Brian Wansink is nowhere to be found. He’s not in his office. Calls to his cellphone go to voicemail. He was supposed to meet me that morning at Cornell University’s Food and Brand Lab, which he created and directs, but he canceled the night before. Cornell’s media-relations staff is apologetic and accommodating: What about a meeting with the dean instead? Or a tour of campus? The architecture is amazing — and those gorges!
Normally, Wansink is only too happy to talk. The Sherlock Holmes of Food, as he’s sometimes called, made his name over the last two decades by persuading people to care about his research on eating habits. He’s popped up on Oprah, 60 Minutes, and Rachael Ray, among other shows. He’s the author of the best seller Mindless Eating: Why We Eat More Than We Think (Bantam, 2006). Wansink is affable, quotable, and good on TV. It doesn’t hurt that the clever studies he cranks out (more than 200 so far) are chock-full of practical factoids. Did you know that men eat more when women are around? Or that yogurt tastes better if it has an organic label? Or that people who hide their cereal boxes weigh 20 pounds less than people who keep their Cheerios in plain sight?
His insights have also attracted interest — and, more importantly, money — from policy makers. In 2014 the U.S. Department of Agriculture forked over a $5.5-million grant to support Wansink’s Smarter Lunchrooms program, which has since been put into practice in more than 30,000 schools across the country.
But in recent weeks, Wansink has become the subject of a less-flattering sort of attention. Four papers on which he is a co-author were found to contain statistical discrepancies. Not one or two, but roughly 150. That revelation led to further scrutiny of Wansink’s work and to the discovery of other eyebrow-raising results, questionable research practices, and apparent recycling of data in at least a dozen other papers. All of which has put the usually ebullient researcher and his influential lab on the defensive.
The slow-motion credibility crisis in social science has taken the shine off a slew of once-brilliant reputations and thrown years of research into doubt. It’s also led to an undercurrent of anxiety among scientists who fear that their labs and their publication records might come under attack from a feisty cadre of freelance critics. The specifics of these skirmishes can seem technical at times, with talk of p-values and sample sizes, but they go straight to the heart of how new knowledge is created and disseminated, and whether some of what we call science really deserves that label.
It began with a seemingly innocent anecdote.
Back in November, Wansink wrote a post on his blog, Healthier and Happier, titled "The Grad Student Who Never Said No." It was about a visiting graduate student who agreed to reanalyze a dataset from an old experiment. Wansink and his fellow researchers had spent a month gathering information about the feelings and behavior of diners at an Italian buffet restaurant. Unfortunately their results didn’t support the original hypothesis. "This cost us a lot of time and our own money to collect," Wansink recalled telling the graduate student. "There’s got to be something here we can salvage."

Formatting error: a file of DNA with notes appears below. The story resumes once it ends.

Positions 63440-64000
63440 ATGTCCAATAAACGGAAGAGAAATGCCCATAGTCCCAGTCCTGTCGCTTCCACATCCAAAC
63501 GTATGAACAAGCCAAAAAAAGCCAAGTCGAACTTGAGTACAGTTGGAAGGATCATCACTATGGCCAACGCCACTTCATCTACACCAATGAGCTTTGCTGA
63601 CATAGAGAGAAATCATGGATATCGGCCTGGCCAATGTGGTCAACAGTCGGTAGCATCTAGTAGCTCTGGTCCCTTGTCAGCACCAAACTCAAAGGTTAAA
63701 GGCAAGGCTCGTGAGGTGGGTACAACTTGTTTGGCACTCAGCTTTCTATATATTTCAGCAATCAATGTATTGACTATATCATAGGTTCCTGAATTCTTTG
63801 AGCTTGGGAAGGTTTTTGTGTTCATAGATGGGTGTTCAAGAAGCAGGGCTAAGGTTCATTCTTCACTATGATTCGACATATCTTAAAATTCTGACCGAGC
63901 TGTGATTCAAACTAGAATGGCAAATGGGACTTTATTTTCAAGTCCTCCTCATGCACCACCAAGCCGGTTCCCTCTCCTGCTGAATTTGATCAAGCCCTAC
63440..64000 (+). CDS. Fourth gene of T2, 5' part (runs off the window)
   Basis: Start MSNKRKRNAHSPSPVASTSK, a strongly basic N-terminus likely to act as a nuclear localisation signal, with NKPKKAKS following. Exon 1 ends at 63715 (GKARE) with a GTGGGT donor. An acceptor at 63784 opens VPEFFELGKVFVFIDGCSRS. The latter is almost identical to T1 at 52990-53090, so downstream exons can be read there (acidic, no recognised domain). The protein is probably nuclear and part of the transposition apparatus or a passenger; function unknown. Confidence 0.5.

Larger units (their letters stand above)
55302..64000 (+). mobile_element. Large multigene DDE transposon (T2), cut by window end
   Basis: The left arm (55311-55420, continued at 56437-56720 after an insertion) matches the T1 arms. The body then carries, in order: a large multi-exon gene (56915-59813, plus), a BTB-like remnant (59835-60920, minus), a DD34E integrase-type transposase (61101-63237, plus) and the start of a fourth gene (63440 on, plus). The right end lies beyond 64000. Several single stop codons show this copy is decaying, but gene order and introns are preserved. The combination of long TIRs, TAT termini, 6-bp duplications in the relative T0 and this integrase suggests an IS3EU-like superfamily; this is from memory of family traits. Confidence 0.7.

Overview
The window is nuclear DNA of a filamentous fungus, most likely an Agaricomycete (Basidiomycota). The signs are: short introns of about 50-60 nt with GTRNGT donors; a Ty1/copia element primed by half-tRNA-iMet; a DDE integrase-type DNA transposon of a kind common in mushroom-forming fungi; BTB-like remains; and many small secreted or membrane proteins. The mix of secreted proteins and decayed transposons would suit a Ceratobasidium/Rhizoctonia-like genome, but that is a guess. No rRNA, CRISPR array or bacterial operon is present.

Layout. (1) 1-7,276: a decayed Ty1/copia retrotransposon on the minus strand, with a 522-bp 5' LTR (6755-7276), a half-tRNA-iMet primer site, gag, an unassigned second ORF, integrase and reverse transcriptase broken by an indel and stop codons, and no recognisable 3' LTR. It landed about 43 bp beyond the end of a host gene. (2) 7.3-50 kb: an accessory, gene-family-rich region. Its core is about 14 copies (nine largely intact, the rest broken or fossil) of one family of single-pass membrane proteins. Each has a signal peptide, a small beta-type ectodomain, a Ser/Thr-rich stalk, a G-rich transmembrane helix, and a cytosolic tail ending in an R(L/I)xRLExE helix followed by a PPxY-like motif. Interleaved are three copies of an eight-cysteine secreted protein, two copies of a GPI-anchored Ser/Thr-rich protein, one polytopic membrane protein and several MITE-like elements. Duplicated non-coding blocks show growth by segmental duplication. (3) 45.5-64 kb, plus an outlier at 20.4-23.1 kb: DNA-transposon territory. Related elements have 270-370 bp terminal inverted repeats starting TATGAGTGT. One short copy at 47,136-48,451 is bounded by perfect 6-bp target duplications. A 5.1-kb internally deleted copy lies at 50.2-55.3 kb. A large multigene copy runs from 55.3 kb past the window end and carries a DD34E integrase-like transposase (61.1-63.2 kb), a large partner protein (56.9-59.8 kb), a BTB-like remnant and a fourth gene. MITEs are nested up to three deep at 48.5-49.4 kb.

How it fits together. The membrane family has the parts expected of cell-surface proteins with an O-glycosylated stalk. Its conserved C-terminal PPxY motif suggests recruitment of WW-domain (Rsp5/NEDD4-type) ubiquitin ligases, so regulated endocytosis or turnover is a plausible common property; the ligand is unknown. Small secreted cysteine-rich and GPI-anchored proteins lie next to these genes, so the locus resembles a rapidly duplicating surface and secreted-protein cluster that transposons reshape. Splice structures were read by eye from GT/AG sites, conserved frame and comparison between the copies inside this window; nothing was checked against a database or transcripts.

He had previously offered the dataset to a postdoc in his lab but the postdoc had declined, citing other priorities. The graduate student, however, eagerly took up the task and her efforts led to a number of published papers. Aspiring academics should remember, Wansink wrote, that "time management is tough when there’s [sic] so many other shiny alternatives that are more inviting than writing the background section or doing the analyses for a paper."
Say yes, work hard, get published. Who could argue with that?
Quite a lot of people, as it turns out. What Wansink had described is more or less a recipe for p-hacking, a practice that has led to a lot of hand-wringing and soul-searching in recent years, particularly among social psychologists. The "p" in p-hacking is a reference to p-value, a calculation that can help establish whether the outcome of an experiment is statistically significant. P-values can be misleading, though, particularly when you try multiple hypotheses on the same dataset. One of these hypotheses may eventually appear to "work," but that doesn’t mean that you’ve arrived at a solid scientific result. Instead it might just mean that you tortured the data long enough to find a meaningless pattern amid the noise.
Twitter caught wind of Wansink’s post in mid-December and pounced:
@BrianWansink is this supposed to be a satire on poor research practices?— Andrew & Sabrina (@PsychScientists) December 15, 2016
Try hard enough and you're guaranteed to find random noise. Unsure how? Just follow these easy steps outlined by a world-renowned scientist. pic.twitter.com/nPdyoOR9Ho— Tim van der Zee (@Research_Tim) December 15, 2016
The post was catnip for those who make it their business to ferret out research wrongdoing. They’ve been called destructo-critics, methodological terrorists, and worse. Their number includes tenured professors and motivated amateurs who tend to be exacting in their evaluations and brutal in their critiques.